Every now and then a game comes along which sets completely new standards of visual excellence. Let's not pussy foot around in a stealthy-beating-around-the-bush kind of way - Splinter Cell is the best looking game we've had the pleasure of playing.
Yes, we have seen Doom III running in real-time, but that's months away and requires expensive upgrades to most people's PCs to run acceptably. For now, Splinter Cell will scorch your eyeballs with its visual loveliness, and in no particular order features the best lighting effects, the best use of shadows, and excellent animation with a versatile range of moves, superbly detailed character models and a subtle use of colour.
For now, the game is only available on Xbox, and as such is the single most compelling reason to own the machine if you don't have one already. If you do own one, then Splinter Cell is the most accomplished, well realised piece of software to emerge on the system since Halo.
Other versions are on their way, of course (PC scheduled for Jan 31st 2003, other versions TBC), but it's hard to imagine how any other console would do the game justice, in all honesty. We cannot recall a game so completely drenched in detail and incidental touches; the texturing is out of this world, and basically looks like all those pre-rendered survival horror games running in real time, with a depth and clarity never before attempted.
We got to grips with an "almost finished" version, and blitzed through the lengthy tutorial level and the first three levels proper to give you a taste of what to expect in the build up to the game's November 29th release.
A fishy tale
As you'll be no doubt be aware by now, the game places you in the role of elite field operative Sam Fisher, a member of the hush hush 'black ops' NSA sub agency Third Echelon. Kind of like Solid Snake without the mullet, and a slightly unnecessary triple beam torch mounted on his bonce.
Apparently you're the last resort of your government, yadda yadda, and naturally come armed with top notch gadgets and weapons, and the ability to sneak around like Sam Stoat Super sleuth (and if you get that reference you're obviously far too old!). So, it's essentially an even prettier MGS2, but with a more versatile set of manoeuvres and a George Clooney-lite lead character.
The game also shares a certain amount of similarity to the forthcoming Tomb Raider (albeit looking vastly superior) and other action adventures such as Max Payne, sharing a broadly similar control mechanic to the latter.
Backs to the wall, chaps
As you'd expect from a stealth based action game, you get a good range of moves, such as the usual 'backs to the wall' approach, peek around corners, hang from ledges/pipes, the ability to carry and hide bodies, use bodies as human shields and pipe climbing, among others. In this respect, its just as well that the tutorial is pretty thorough, as there's quite a lot of ground to cover, covering not only the many moves, but revealing the importance of light and sound in achieving your objectives.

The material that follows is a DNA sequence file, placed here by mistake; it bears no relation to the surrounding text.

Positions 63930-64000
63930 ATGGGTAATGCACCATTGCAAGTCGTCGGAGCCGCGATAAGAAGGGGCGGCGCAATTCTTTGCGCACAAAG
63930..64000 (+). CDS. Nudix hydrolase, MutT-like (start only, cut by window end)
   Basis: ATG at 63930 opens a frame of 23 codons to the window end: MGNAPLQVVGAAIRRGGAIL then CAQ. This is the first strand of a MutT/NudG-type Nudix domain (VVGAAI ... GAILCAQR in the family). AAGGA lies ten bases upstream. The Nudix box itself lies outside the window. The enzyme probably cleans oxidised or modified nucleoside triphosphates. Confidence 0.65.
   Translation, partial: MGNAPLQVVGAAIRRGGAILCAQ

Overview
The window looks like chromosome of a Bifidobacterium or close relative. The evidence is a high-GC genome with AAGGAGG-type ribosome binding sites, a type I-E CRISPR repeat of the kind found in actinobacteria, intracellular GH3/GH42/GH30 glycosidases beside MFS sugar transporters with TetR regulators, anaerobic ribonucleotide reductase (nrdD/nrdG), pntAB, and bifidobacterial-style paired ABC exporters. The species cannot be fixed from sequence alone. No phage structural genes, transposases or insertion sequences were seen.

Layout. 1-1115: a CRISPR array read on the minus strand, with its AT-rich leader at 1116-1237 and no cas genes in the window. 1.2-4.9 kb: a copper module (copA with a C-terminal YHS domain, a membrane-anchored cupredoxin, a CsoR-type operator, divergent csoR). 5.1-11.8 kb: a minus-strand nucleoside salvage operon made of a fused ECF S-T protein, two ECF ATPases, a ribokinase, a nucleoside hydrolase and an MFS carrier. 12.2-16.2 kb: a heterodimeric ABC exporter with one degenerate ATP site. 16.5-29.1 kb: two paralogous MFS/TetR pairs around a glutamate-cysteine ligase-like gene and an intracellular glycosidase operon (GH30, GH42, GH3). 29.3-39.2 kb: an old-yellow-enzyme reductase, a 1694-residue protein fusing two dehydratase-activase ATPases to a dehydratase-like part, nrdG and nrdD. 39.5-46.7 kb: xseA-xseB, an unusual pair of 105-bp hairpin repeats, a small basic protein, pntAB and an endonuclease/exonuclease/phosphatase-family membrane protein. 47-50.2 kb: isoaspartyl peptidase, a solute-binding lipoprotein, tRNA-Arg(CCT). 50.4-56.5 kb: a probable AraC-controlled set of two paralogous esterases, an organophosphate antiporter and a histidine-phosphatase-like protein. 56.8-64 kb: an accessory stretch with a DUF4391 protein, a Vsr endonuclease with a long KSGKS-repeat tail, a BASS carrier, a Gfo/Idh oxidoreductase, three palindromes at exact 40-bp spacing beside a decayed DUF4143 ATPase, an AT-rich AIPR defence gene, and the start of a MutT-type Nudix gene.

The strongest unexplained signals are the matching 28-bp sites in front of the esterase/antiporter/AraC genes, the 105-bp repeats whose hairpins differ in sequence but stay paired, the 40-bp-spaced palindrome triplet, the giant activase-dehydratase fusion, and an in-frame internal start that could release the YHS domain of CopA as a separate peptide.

Once you've endured the (actually quite enjoyable) tutorial, the game really does start like a house on fire. Your first objective is to enter a flaming building to uncover the whereabouts of a crucial contact, and although it's incredibly straightforward to complete the mission, it succeeds in drawing you into what is an immensely atmospheric and cinematic game.
Come out, you're surrounded
The use of surround sound in enhancing the atmosphere is something that is immediately apparent, with crackling timber creating a sense of imminent disaster. And throughout the early levels we've played, the game never fails to take full advantage of the Xbox's 5.1 capabilities.
However, one bewildering omission is the game's lack of widescreen support, which means the game looks somewhat odd if you stretch the 4:3 image out.
Once out of the flaming house, it's off to an outdoor locale, which gives you a chance to take out a few fairly unchallenging baddies, and generally creep around taking in the sights, with the aim of entering a Police Station. Once inside, the ante is raised, with progressively more enemies to take out and/or avoid. Use of light and shadow is tremendous in these sections, and intelligent observation of your surroundings is paramount to avoid detection and getting into unnecessary combat.
Observe, sneak, strike
The next section involves an even greater degree of observation and sneakery, as you wait patiently for guards to patrol to the right section before you can take them out and drag their limp bodies into the darkness.
All round, Splinter Cell has impressed us immensely. The controls work well (albeit with some camera fiddliness to begin with), and the learning curve seems to be ramping up at the required level. The story hasn't grabbed us yet, but at least isn't overlong (a la MGS2), and certainly looks the part. We look forward to getting deep down with Splinter Cell over the coming days, and a full review will be ready just before its November 29th release.